Comparison of Treatment by IN Ketamine to IV Morphine in Acute Pain

Brief Summary

Patients who present with acute traumatic injuries in the pre-hospital setting or to the emergency department (ED) are treated with opioids, the current gold standard for severe acute pain therapy. Treatment with opioids has many disadvantages: the need of skilled manpower to administer the medication IV, numerous side effects- mainly cardiorespiratory depression- which necessitates post medication administration continuous monitoring of patients. IV administration may be difficult or impossible to provide in a number of extreme circumstances. For these reasons, there is a constant search for alternate treatment options for pain in acute traumatic injuries. IN ketamine has only recently been studied favorably in our department in adults, in an open, prospective study (Shimonovich at al 2016), and warrants further investigation in the setting of acute traumatic pain. Ketamine is a safe and efficacious analgesic and is overall well received both by patients and physicians. Side effects include: hallucinations and dissociation. As opposed to opioids, ketamine does not alter patients' respiratory and hemodynamic stability giving ketamine great therapeutic potential for pain reduction in trauma patients, pre-hospital patients, and battlefield injuries. The study we are conducting is designed to test and analyze the safety and efficacy of IN Ketamine compared to IV morphine in a setting of acute traumatic pain in the ED, when both medications are administered by the protocol as is customary for treatment of pain in the Emergency Medicine department, and will be a prospective, randomized, double blind, controlled study.

Intervention / Treatment

  • Drug: Morphine
  • Drug: Ketamine

Condition or Disease

  • Acute Traumatic Pain


Study Design

Study type: Interventional
Status: Unknown status
Study results: No Results Available
Age: 18 Years to 70 Years   (Adult, Older Adult)
Enrollment: 120 ()
Funded by: Other


Clinical Trial Dates

Start date: Dec 19, 2022
Primary Completion: Dec 21, 2022
Completion Date: Dec 21, 2022
Study First Posted: Apr 30, 2018
Results First Posted: Aug 31, 2020
Last Updated: Jun 25, 2019

Sponsors / Collaborators

Lead Sponsor: N/A
Responsible Party: N/A


The procedure:

  1. Eligible patients will be identified by the ED personnel. They will make sure to inquire about and also visually inspect the patient's nares regarding nasal congestion, deviated septum, obstruction or injury.
  2. Research physician will address the patient, explain about the trial and ask the patient to sign a consent form.
  3. The patient will be randomized and assigned to a trial group: "A" or "B" and it will be noted in the Data sheet.
  4. According to physician order (IV amount and IN amount) and patient group assignment, the nurse will prepare two blinded syringes that will be marked "A" or "B" (the assigned group) and "IN" or "IV" and note in the data sheet the time of syringe preparation.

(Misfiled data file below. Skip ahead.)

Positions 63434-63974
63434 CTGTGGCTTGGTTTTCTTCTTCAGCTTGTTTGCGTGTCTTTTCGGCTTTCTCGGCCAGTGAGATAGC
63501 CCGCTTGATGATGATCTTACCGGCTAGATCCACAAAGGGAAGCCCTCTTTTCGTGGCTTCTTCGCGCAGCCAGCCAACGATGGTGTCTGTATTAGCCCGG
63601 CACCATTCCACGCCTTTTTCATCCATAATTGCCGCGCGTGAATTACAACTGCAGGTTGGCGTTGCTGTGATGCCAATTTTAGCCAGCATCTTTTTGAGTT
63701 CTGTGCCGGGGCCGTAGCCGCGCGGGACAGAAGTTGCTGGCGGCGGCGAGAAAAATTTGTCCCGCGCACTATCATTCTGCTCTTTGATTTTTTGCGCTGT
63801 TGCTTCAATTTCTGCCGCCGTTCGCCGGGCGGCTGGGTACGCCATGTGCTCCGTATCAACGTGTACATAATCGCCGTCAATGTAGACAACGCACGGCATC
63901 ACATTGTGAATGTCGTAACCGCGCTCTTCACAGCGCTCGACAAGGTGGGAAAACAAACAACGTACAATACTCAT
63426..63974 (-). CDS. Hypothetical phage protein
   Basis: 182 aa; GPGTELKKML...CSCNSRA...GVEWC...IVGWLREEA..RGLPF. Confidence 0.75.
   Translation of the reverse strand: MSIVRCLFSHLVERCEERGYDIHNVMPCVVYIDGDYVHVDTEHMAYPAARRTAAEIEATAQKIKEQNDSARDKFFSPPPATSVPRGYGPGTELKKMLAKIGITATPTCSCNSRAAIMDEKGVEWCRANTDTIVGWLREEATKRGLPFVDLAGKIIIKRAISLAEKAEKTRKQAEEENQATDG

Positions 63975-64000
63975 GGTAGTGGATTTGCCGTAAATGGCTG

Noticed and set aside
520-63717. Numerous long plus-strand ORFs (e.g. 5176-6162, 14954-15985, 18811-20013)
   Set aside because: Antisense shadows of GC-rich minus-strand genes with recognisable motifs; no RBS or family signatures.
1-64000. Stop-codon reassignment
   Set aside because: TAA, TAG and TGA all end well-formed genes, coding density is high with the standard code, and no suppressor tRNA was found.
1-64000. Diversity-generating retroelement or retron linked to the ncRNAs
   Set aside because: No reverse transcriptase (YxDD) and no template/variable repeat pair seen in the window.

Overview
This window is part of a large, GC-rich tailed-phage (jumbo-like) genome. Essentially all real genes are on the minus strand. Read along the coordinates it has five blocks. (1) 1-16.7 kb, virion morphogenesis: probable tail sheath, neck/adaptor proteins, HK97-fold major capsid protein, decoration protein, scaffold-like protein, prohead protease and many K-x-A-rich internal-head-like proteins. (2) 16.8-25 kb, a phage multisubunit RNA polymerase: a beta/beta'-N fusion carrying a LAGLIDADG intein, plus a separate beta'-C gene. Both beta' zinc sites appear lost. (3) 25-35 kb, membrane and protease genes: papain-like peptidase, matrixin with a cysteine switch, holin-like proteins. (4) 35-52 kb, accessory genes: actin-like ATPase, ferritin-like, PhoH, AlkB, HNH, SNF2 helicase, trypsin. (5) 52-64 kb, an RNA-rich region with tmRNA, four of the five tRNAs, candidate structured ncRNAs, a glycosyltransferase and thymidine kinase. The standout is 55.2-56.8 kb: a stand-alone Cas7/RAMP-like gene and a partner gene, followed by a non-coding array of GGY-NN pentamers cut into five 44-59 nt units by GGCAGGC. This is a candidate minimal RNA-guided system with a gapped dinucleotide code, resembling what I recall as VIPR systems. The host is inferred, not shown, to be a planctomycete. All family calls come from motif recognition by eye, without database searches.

5. The IV syringe will contain either Morphine or Normal Saline (up to 10 ml), and the IN syringe will contain either Ketamine or Normal saline (up to 2 ml).
  6. The amount in the syringes will be calculated based on the patients' weight:

    IV-0.1 mg/kg: Morphine vial contains 10 mg/10 ml = 1mg/ml ----> 0.1 ml/kg IN-1 mg/kg: Ketamine vial contains 100 mg/2 ml = 50mg/ml ---> 0.02ml/kg

  7. Administration of the medication is limited to one hour from preparation in the syringe.
  8. The nurse will hand the syringes to the researcher (blinded and coded) and note in the data sheet the time of administration and the amount to administer IN and IV.
  9. Prior to administering medication to the patient the researcher will measure vital signs (blood pressure, heart rate, respiratory rate, and O2 saturation) as well as pain level on a 100 mm VAS (visual analogue scale) questionnaire.
  10. After administration of medications the researcher will measure vital signs (blood pressure, heart rate, respiratory rate, and O2 saturation) as well as pain level on a 100 mm VAS questionnaire every 5 minutes for the first 30 minutes and then every 15 minutes after that at 30, 45, 60, and 90 minutes.

    Saturation >95% on room air; if lower than 90%, the patient will be placed on 40% oxygen mask.

  11. Measurement of vital signs will not interfere with any other treatment that the patients receives for their injury in the ED.
  12. If the patient will be moved to another department from the ED, they will be withdrawn from the study.
  13. Cardiorespiratory follow-up (as per bullet point number 8 above), will be concluded at 1.5 hours post-intervention, and clinical follow-up will continue as long as the patient remains in the ED.
  14. 90 minutes after drug administration, if pain had not subsided sufficiently according to treating physician's clinical assessment, patient will receive further analgesic medications by physician order, as per ED protocol. The protocol takes into account concurrent medications (in this case either morphine or ketamine. Neither morphine nor ketamine will be used in these patients after test drug administration.

Eligibility Criteria

Sex: All
Minimum Age: 18
Maximum Age: 70

More Details

NCT Number: NCT03511833
Other IDs: TASMC-18-PH-0459-17-CTIL
Study URL:
Last updated: Jun 17, 2022